Sunday, March 16, 2008

Think the 12 Hours of Sebring is tough?

While this might not win any friends over that love Sebring and LeMans type racing the true reality is not a single one of those cars that ran this years 12 Hours of Sebring would have even finished the first day of La Carrera Panamericana. The first set of topes (speed bumps) would have taken out their suspension, exhaust, body work and possibly a few pairs of boxer shorts to boot. Granted, these are two types of racing but when you hear them talk about how tough their teams and equipment are there really needs to be an understanding as to what tough really is.

Team Peugeot learned a lesson that many before them have had the displeasure of experiencing. It was the realization that just because you might have a fast car ( in fact they set the fastest lap for the entire race) but fast isn't all that's required to win a lengthy endurance race. In fact, fast can be an "Achilles Heel" during an endurance race. A simple hydraulic problem put them in the pits for a deadly 45 minutes. Building a car that can not only take the abuse both the drivers and the road conditions dish out is an art unto it's self but having the knowledge to do so is one unto itself.

At this level, all the drivers are pretty much on a level playing field so there is really no advantage. On the other hand it's important to use their known abilities as best can be done. Some drivers make better starters than others while some do a better job finishing. Some perform better at night driving with the blinding lights in their rearview mirrors and then again some have the ability to make a car dance on a rain soaked track like a ballerina on her tiptoes. Once again, these are simply tools that better enable the team stratigist to bring it home.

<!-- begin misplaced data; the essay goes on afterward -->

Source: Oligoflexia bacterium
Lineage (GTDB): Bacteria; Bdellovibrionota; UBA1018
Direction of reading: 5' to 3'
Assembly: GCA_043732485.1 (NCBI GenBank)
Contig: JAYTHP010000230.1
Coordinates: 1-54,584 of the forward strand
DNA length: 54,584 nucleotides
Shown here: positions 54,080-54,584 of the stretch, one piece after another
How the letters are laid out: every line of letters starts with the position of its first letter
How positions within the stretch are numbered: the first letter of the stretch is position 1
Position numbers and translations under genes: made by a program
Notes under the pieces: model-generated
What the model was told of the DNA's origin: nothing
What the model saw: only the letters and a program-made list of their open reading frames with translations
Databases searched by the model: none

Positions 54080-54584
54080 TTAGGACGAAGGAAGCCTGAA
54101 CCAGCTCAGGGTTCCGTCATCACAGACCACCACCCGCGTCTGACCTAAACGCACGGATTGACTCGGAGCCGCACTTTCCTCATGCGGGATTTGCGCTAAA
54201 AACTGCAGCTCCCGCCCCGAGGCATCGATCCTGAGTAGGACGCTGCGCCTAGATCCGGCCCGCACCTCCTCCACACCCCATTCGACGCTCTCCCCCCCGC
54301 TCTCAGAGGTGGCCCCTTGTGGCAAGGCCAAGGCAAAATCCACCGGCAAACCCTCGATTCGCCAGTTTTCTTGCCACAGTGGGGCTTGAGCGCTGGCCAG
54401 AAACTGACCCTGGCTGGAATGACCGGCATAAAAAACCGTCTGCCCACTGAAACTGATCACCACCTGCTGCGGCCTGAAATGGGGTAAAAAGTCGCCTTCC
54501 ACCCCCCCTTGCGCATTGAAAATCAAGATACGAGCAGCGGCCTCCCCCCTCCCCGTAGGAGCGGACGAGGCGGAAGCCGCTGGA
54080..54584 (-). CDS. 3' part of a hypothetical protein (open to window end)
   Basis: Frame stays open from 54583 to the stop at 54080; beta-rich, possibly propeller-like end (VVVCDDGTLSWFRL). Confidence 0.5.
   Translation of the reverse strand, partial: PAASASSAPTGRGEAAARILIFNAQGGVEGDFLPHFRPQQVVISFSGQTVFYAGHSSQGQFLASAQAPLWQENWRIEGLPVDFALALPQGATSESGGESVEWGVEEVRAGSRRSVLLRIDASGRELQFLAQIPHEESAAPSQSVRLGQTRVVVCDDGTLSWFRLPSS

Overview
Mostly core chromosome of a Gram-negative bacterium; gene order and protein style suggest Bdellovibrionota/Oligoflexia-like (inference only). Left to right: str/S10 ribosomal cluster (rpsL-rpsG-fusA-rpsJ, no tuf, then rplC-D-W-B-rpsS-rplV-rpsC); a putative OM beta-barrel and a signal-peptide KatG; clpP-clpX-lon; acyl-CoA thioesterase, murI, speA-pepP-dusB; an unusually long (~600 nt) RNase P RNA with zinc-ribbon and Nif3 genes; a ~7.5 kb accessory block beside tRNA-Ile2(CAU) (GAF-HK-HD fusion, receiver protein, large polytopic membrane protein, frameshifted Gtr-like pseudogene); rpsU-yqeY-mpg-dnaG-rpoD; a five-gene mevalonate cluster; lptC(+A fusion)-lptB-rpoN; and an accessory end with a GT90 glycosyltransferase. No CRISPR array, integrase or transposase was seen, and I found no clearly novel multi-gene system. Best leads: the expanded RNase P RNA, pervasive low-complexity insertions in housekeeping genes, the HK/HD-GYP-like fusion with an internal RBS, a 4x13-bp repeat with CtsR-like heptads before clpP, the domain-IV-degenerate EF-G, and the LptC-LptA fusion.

Speaking of strategy, what I love about this years 12 Hours of Sebring is the amount of strategy that was paramount to those teams who won. The entire race is more like an advanced game of chess than a race. Team strategist have to tell a driver when to back off, or speed up. Then they have to keep in mind that all the other teams are watching them as much as they are their own cars. In this years final hour teams were left wondering if their car could possibly finish the race with the amount of fuel they had. If they back off just a tad they might make it and would not have to stop. On the other hand, if they back off knowing they can't, they might make the other teams believe it is them that is in trouble and cause them to make a mistake. On the flip side of that game is telling your driver to speed up which might make other teams think you can make it and they can't. You only need to make them make a single mistake in judgment and everyone one of them knows the other team are playing these games. It's not the fastest car that wins, it's the best chess master wins.

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